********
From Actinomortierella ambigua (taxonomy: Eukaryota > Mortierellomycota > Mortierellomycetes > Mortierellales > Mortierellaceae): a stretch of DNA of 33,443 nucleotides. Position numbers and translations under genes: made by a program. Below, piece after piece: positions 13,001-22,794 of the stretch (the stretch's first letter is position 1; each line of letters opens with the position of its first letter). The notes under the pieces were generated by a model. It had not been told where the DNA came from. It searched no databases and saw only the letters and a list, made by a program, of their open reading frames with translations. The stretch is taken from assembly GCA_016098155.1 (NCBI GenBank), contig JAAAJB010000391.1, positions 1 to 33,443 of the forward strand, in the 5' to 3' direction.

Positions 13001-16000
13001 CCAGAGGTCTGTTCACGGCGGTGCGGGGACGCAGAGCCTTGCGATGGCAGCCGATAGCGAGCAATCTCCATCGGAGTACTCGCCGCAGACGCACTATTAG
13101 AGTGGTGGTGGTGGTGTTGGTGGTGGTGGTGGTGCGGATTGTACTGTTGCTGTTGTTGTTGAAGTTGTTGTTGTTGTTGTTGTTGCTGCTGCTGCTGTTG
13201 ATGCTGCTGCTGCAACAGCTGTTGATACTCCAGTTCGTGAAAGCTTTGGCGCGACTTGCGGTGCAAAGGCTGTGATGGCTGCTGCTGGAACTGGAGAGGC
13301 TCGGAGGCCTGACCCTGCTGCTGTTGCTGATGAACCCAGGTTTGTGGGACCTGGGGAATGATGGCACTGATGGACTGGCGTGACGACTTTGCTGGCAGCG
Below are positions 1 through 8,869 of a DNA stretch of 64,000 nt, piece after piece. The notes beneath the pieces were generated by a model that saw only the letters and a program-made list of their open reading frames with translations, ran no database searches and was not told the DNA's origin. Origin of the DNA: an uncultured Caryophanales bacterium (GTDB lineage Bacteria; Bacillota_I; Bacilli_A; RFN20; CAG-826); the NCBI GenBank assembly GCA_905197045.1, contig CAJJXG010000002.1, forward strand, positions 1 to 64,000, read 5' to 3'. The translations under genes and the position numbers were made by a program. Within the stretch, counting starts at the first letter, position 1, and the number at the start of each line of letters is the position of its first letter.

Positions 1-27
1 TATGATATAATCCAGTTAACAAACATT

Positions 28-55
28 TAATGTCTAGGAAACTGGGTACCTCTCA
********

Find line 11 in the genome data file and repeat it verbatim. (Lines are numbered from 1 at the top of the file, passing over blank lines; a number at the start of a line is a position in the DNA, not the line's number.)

28 TAATGTCTAGGAAACTGGGTACCTCTCA